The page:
The Federal Reserve prefers not to focus on inflation within the energy and food segments, but that doesn’t mean they’re not important. They’re just volatile components that can lead to erroneous conclusions about the broader index. And boy have they been volatile in recent years.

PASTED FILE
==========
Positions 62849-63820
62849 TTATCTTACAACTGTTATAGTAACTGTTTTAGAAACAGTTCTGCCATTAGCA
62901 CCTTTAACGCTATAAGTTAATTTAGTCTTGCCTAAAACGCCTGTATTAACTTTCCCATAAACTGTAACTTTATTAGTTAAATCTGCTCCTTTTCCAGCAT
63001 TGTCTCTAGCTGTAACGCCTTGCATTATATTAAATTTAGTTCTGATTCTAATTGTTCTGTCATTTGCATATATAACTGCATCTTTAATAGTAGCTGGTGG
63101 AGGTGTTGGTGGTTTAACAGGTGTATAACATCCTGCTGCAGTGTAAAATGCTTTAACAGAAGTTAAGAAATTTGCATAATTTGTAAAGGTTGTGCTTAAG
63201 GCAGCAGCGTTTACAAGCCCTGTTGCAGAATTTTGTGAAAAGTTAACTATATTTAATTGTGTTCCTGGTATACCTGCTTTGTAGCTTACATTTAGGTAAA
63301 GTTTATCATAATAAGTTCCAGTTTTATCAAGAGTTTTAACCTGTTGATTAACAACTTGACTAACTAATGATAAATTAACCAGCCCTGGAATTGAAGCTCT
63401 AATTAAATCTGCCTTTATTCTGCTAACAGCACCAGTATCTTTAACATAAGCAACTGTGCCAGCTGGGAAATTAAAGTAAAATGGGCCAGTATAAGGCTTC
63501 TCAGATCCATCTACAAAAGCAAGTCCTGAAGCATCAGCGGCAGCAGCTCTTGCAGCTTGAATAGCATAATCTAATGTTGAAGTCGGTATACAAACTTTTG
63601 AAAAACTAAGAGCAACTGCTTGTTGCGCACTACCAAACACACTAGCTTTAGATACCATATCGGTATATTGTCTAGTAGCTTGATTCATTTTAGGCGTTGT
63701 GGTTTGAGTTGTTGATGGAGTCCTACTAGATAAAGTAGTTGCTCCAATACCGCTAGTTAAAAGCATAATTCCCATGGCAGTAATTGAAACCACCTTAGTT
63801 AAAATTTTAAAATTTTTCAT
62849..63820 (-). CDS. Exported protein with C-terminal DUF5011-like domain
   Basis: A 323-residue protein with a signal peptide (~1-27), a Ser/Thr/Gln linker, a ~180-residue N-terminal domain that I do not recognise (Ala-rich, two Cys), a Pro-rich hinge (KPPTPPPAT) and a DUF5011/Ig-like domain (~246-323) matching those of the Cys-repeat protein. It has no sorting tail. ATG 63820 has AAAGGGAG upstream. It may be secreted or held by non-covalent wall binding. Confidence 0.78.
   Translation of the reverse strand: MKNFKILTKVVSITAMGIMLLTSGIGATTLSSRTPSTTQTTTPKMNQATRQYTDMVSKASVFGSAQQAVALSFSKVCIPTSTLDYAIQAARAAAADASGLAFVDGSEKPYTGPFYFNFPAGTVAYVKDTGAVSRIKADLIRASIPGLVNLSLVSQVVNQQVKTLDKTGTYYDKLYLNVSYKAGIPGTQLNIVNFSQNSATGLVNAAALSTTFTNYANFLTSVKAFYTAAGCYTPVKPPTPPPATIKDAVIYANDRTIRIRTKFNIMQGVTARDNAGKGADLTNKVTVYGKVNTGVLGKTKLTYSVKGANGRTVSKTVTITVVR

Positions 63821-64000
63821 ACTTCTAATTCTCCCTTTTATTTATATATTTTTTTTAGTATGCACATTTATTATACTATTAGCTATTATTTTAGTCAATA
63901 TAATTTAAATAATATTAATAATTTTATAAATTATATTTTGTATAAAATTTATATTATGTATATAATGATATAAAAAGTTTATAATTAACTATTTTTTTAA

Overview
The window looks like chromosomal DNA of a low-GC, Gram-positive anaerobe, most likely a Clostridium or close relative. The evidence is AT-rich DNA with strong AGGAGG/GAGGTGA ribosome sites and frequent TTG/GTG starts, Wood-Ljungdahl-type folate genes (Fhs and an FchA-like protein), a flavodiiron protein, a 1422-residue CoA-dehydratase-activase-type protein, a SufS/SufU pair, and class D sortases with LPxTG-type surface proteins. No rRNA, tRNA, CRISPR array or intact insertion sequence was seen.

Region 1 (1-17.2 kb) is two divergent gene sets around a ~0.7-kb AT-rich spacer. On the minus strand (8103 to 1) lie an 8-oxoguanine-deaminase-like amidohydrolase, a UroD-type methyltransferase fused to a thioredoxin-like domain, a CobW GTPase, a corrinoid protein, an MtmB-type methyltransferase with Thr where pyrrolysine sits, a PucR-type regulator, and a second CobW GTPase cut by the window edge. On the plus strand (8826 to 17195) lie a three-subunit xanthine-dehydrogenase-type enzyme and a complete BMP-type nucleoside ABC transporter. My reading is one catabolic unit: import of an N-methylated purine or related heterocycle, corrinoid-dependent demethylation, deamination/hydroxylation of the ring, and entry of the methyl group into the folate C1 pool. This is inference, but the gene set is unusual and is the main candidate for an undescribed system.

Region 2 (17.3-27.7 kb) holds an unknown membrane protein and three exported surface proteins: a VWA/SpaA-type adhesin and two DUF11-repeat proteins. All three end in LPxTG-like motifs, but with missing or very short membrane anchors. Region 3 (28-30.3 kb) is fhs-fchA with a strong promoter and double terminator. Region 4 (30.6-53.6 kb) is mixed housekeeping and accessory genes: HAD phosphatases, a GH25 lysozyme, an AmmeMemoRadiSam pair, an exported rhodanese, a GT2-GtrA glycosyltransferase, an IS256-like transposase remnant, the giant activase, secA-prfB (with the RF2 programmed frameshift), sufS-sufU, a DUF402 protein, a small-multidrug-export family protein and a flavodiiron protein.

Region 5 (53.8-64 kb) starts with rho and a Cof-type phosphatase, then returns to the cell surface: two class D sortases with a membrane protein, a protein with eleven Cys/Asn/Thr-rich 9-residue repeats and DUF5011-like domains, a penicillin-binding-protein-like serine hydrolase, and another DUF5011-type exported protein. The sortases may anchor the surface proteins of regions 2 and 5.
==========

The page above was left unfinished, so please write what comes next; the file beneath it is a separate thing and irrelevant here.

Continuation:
After huge increases in 2007/8 and 2010/11 food and gas prices are now declining rapidly. According to the FAO global food prices are now deflating at a -7.7% year over year rate.
And gasoline prices are now deflating at a -10.7% year over year rate.
On the bright side, this should shore up some consumer spending for other things. And it should give Austrian economists some time to stop shrieking about the conspiracy theory at the BLS so they can go buy more gold to stock their bunkers with.